With the start of the new year, we’re seeing a more positive attitude out in the marketplace. It’s amazing what a new year can bring in attitude and outlook for people. Many are making choices to move because they want or need to do so. For some, the price issue is taking a back seat to the need to move. We have several clients who plan to move because they just got married and want a new home or would like to live in the city, downsize or relocate. These moves are lifestyle choices. Some will lose money, while others will make a profit on their home sale. Lifestyle wants and needs trump the monetary outcome for some. Truthfully, if homeowners can make a choice as to whether to sell or hold, they are the fortunate ones.
What’s on the horizon for 2012? As I was driving to a meeting recently, I heard a piece on KPLU about the expected improvement in the Puget Sound economy.
Dick Conway, an economic forecaster. had spoken at the 40th Anniversary Economic Forecast Conference in Seattle. Here are five reasons Conway thinks the future is bright:
- Boeing is showing strong employment, with the 737 MAX and the 787 being built here, the labor peace pact, and strong bonuses. Overall, it is a very nice scenario for the Puget Sound Economy.
- Job growth in the region is generally outpacing the nation. The strength of both Boeing and Microsoft causes a “multiplier effect,” bringing more jobs with them.
- Retail sales numbers have been a pleasant surprise. Conway predicts a 5.9 percent increase in 2012 and a bit more than 3 percent growth in 2013.
- Foreign exports are leading the recovery and Washington state is the nation’s top exporter, thanks again to Boeing. (Microsoft is also a factor here.)
- The Puget Sound is home to many strong local companies.
Matthew Gardner had a fairly optimistic view for 2012 real estate in the Seattle area:
When combined with improving economic conditions, I would not be surprised to see several markets exhibit modest price growth in 2012. That said and, as we all know, real estate is all about location; therefore I do not expect that price recovery will be equal across all markets.
He tempers this line of thinking with the two elephants in the room: the expected supply of distressed sales that will hit the market and the difficulty of obtaining financing:
If this is actually the case, then why aren’t prices higher? Well, there are still a number of anchors that are holding us back. The first of which is the shadow inventory in the shape of distressed homes. Many foreclosures have been trading at below market value and, in some cases, below replacement cost. This naturally holds down values.
Secondly, and equally as important, are the continued issues with obtaining financing for the purchase of a new home. It remains remarkably difficult to get a mortgage, which has led to an unusually high percentage of proposed purchases falling through.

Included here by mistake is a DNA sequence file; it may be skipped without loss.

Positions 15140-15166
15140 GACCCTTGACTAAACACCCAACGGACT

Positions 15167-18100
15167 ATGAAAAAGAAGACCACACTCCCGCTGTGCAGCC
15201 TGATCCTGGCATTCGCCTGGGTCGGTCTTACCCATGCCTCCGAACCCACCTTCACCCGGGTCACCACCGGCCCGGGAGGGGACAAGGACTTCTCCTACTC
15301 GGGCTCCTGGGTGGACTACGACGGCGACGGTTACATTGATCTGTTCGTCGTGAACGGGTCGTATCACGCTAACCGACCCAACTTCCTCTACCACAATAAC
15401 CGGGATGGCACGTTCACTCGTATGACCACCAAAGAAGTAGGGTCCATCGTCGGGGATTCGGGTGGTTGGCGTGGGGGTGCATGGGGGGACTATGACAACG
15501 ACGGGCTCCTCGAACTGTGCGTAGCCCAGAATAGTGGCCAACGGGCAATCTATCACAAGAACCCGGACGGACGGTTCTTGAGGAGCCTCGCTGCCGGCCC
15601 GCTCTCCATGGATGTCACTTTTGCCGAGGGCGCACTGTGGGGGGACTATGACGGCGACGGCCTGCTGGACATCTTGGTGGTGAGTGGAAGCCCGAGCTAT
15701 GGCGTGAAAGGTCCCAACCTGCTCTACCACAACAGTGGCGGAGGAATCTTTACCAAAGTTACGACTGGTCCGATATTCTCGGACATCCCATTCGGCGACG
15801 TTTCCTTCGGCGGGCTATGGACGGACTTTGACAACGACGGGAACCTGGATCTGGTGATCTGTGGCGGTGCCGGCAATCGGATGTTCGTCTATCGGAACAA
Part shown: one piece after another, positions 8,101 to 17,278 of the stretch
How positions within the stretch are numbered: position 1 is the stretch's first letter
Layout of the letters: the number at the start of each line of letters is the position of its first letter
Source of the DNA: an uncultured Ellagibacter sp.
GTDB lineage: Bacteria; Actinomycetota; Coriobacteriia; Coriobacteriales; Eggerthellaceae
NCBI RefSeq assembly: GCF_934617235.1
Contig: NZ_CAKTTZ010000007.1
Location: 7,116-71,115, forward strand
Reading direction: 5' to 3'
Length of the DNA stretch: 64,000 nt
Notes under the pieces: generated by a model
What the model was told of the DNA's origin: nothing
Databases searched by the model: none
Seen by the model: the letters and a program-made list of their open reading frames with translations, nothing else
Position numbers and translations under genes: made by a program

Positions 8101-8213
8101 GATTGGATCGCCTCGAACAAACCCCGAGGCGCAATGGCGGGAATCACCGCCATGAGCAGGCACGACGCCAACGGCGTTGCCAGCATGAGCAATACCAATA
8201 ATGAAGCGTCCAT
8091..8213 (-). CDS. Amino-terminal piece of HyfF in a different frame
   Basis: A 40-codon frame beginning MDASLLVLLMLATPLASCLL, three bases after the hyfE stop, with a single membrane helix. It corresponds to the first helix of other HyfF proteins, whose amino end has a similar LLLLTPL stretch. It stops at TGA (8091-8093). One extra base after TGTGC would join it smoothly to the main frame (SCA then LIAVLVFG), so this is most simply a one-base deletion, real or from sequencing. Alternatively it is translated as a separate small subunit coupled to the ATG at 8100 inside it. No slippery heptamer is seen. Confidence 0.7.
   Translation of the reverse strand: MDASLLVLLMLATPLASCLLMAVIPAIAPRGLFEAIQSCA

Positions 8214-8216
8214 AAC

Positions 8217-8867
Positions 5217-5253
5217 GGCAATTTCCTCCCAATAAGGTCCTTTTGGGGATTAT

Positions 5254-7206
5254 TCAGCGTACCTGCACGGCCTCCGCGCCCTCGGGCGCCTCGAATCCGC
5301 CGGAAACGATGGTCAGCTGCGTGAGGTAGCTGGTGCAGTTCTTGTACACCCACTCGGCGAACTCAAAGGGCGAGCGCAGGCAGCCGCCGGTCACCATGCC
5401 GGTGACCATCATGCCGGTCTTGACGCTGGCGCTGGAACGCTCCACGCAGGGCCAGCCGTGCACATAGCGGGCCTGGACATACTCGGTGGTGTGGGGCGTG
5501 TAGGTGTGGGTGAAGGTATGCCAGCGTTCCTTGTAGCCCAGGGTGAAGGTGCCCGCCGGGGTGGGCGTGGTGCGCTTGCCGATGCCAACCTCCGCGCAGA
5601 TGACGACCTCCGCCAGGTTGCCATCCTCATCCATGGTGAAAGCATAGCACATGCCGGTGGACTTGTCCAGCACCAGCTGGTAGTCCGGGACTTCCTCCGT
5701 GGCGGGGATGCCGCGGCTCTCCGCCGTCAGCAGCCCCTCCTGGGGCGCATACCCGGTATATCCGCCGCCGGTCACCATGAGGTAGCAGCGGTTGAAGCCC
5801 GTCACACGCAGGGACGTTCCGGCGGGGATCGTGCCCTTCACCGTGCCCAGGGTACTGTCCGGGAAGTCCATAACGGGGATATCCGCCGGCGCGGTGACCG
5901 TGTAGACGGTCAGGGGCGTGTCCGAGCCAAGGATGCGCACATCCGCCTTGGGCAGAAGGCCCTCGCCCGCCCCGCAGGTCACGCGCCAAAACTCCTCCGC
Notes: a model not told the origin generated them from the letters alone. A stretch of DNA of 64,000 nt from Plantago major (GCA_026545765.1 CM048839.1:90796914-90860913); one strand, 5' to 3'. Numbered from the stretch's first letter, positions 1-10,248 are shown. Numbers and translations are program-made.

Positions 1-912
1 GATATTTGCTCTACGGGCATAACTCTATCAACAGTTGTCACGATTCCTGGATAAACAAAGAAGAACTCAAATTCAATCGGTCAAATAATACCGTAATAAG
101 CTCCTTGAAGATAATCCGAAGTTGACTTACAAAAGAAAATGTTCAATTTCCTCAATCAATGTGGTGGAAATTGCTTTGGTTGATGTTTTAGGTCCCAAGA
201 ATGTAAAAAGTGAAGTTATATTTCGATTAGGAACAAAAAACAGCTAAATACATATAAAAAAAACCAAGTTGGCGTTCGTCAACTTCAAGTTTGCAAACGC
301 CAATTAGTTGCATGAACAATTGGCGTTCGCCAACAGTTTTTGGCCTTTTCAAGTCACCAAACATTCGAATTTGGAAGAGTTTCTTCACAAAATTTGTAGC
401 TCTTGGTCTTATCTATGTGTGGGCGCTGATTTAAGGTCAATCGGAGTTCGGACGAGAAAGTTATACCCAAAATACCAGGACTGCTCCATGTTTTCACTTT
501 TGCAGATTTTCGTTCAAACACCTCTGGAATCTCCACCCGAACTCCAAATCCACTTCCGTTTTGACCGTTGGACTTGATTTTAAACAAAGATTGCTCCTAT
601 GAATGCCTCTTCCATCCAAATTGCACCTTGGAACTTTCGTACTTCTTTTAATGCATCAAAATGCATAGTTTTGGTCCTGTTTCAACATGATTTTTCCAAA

With the new year and promising economic news, we expect Seattle-eastside real estate to be the strongest since 2007. Home sales should be steady even as inventory rises into the summer. Prices, of course, may stay about where they are for now. The key to pricing will be the supply of homes on the market. The more homes, the more competition for buyers and the more flexible sellers will need to be about pricing. With fewer homes on the market and steady demand, prices should stabilize. If prices do go up, most likely it will be in the areas that are close-in, areas which are considered desirable locations. Expect distressed sales to temper the pricing this year. The number of homes for sale and pricing will vary from neighborhood to neighborhood. The eastside is filled with real estate micro-markets and they don’t perform in the same way.
If there are any price increases, they will be minimal, but if there are increases, we will be shouting this from the rooftops! Because we watch market trends so carefully, our sellers will be among the first to know about any price increases. You will, however, hear us shouting that 2012 is expected to be our best market in the last 4 years.
- Prices should not drop further.
- Some homes will be the “hot” ones because of price and condition. These homes will sell quickly and some will have multiple offers.
- Other homes and neighborhoods will move more slowly because of price and location.
- Local companies, such as Amazon and Microsoft, will continue to move people to the area.
- The supply of homes for sale will increase as the year heads to spring and summer, however, there are some homeowners who will choose to hold for a number of years. The supply should not increase as dramatically as it has in the last few years.
- Distressed sales will continue to be a significant part of the supply and will continue to affect pricing statistics. However, pricing will be stronger for those homes that aren’t distressed sales.
- There will be a more balanced market between buyers and sellers.
- The wide range of activity indicates a normal, active real estate market on Seattle’s eastside.
What do you think will happen real estate in cities such as Bellevue, Kirkland, and Redmond? Will prices go up, down or stay the same? Do you see a good market in your area?